The show playing at the Citadel Theatre’s Club space until February 23rd is actually called Do You Want What I Have Got?: A Craigslist Cantata. Two things attracted me to this show initially. I’m fascinated by portrayals of internet culture, particularly affectionate perceptive ones, and I’ve always liked Bill Richardson’s writing on CBC Radio. The writers credited on this show are Veda Hille, Bill Richardson, and Amiel Gladstone. A third incentive was that I acquired a pair of tickets as part of an auction win at the Rapid Fire Theatre fundraising Date Night auction.
There were six performers on stage. Barry Mirochnick was mostly playing the drums, and Marguerite Witvoet was mostly playing the piano, but everybody sang and most of the other performers (Qasim Khan, Selina Martin, Josh Epstein, and Bree Greig) played an instrument at some point too.
Basically, the show was a set of monologues and songs which were all sourced in quirky ads on Craiglist, the big classified-ads website – stuff for sale, stuff to give away, looking for stuff to buy, roommates wanted, dating ads. The Craigslist category of “missed connections” is one of the most fun parts to read on the actual website, with people taking a second chance at trying to talk to strangers they didn’t manage to talk to the first time, and the show recreates lots of those odd attempts – the mugger who “really felt a connection” with his victim, the woman whose bus-riding companion “smelled really really really good”, and the man who was attracted when “you dropped your Bible and I saw your thong”. One of the stronger musical and thematic pieces was the song where they take turns singing “I was the one who..” “You were the one who …” as in many Missed Connections stories.
It would be easy for a show like this to stay a set of disconnected skits/songs, but several themes or through-lines keep it tied together just enough. There’s a reader who corrects the posters’ common writing mistakes. There are a few re-appearing characters and melodic recurrences, and some interesting segues – the woman wanting to convince her husband his long-lived pet dove has died, then a comment on Noah sending out a dove from the ark, then a reference to Noah’s covenant and “our covenant with Craig”.
My favourite bits included “Looking for a metal head roommate for a metal house” and the song listing all seventeen varieties of penguins in alphabetical order. The title song “Do you want what I have got” was rhythmically interesting because it seemed to be using the same device I remember from the Devo punk track “Are we not men? We are Devo” where the same syllables are switched from stressed to unstressed beats. Is there a name for that?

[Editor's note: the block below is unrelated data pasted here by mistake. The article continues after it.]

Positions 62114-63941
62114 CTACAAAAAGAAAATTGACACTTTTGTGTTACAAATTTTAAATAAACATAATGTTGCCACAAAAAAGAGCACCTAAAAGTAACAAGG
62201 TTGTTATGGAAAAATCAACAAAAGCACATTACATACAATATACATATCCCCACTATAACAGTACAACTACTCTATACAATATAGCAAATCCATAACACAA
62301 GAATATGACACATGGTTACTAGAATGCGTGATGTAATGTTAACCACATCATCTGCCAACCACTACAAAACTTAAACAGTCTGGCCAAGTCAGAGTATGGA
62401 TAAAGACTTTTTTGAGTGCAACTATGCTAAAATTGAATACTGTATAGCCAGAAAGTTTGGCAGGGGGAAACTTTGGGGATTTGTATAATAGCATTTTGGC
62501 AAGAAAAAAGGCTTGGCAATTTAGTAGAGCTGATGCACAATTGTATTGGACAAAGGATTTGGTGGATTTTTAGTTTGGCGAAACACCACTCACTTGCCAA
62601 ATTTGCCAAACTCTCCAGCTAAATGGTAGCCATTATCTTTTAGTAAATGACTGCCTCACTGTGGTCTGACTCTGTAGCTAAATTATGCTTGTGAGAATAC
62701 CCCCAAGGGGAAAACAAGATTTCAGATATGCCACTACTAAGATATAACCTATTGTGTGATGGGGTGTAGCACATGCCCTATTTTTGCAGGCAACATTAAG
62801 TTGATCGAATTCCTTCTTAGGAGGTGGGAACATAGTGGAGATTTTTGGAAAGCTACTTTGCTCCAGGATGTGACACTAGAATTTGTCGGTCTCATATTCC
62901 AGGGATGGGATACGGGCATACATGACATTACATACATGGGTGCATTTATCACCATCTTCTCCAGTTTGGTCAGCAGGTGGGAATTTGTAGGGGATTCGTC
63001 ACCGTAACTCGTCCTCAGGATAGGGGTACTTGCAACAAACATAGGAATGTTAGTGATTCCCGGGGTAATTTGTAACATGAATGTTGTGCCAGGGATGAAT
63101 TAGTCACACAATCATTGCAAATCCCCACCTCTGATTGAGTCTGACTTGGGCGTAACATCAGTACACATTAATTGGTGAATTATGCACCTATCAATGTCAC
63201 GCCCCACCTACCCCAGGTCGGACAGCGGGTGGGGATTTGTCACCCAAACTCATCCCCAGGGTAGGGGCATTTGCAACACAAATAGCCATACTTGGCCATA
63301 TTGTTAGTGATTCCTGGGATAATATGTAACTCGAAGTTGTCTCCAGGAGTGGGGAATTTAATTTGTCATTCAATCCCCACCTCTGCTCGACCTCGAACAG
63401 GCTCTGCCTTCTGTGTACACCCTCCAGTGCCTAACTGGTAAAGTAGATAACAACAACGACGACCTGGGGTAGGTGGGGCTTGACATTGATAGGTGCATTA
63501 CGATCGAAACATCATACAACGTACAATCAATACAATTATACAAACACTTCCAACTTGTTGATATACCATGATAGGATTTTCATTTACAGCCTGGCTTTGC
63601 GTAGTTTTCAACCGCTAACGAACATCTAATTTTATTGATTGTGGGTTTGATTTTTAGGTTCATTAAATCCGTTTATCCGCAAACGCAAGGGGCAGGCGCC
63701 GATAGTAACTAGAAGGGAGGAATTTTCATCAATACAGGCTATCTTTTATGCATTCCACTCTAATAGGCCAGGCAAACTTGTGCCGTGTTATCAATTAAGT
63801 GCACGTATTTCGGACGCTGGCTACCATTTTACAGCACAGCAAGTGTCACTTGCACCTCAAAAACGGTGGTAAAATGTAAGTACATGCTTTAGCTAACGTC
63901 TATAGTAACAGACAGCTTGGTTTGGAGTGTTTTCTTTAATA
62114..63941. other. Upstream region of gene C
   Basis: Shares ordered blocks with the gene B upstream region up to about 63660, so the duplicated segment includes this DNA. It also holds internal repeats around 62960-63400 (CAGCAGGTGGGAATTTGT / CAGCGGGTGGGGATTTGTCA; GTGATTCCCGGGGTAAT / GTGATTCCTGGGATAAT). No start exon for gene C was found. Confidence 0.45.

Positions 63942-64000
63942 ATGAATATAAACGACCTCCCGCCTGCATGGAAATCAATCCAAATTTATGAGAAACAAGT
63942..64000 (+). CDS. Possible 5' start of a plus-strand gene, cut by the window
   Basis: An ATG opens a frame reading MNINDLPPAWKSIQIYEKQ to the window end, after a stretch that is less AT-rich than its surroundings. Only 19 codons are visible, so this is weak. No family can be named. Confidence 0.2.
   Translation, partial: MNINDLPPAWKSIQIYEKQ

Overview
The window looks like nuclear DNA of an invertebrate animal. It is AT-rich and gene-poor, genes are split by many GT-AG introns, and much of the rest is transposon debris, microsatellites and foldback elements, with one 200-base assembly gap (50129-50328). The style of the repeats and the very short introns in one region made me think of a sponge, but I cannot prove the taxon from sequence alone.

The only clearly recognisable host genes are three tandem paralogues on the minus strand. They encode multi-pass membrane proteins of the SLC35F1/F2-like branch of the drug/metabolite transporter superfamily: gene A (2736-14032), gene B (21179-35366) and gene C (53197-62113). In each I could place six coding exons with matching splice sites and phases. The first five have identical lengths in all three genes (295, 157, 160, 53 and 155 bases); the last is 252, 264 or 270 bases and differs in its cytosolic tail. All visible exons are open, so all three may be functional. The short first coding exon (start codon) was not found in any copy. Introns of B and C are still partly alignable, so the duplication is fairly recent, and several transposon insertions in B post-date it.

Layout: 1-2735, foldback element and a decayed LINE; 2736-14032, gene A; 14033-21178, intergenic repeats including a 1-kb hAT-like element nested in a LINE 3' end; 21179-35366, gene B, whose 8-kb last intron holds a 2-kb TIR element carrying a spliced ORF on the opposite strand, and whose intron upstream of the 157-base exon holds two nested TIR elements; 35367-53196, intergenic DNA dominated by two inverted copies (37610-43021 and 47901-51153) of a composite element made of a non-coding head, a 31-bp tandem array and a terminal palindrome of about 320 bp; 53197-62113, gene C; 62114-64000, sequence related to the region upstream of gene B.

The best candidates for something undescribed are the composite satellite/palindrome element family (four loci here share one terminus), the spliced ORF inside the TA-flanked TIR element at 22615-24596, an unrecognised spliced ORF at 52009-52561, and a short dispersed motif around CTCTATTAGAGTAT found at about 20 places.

The characters almost never interact with each other during the songs and narratives. I didn’t get a sense about any of the ads ever getting answered. And that’s consistent with the experience of reading Craigslist on line, because it’s set up with all the responses being private rather than having the option of starting discussion threads that others can see. Without seeing any happy endings or contacts made, the one-sided stories told in the show come out feeling lonely, unsuccessful, and isolated. The more significant question asked by the characters is not so much “Do you want what I have got?” but the other repeated question of the show “Did you see me today?”, as the characters are all seeking to find connection and acknowledgement. While I found this aesthetically coherent and satisfying, I tend to feel protective when I feel like people are making facile criticism of internet life as inherently isolating. Just reading the ads, or watching their staged versions, without getting to see the other sides of the story and the connections found, can easily give misleading impressions. I know I’m probably preaching to the converted here, because most of my readers either come across my blog posts because I mention them on Facebook or tag them on twitter or because someone retweets or posts a link. But in case you don’t already know this, not all Craigslist posts are unsuccessful, not all Craigslist posters are lonely losers, and not everyone on the internet has no in-person social life. Not even close.
The Club space worked really well for this minimally-staged intimate musical presentation. The acoustics are good, and the small audience is close. The performers did not drop out of character before or after the performance to speak directly to the audience. I don’t know why that surprised me – maybe because it felt like something partly between a concert and a theatrical presentation. Tickets for shows through next Sunday afternoon are available through the Citadel box office.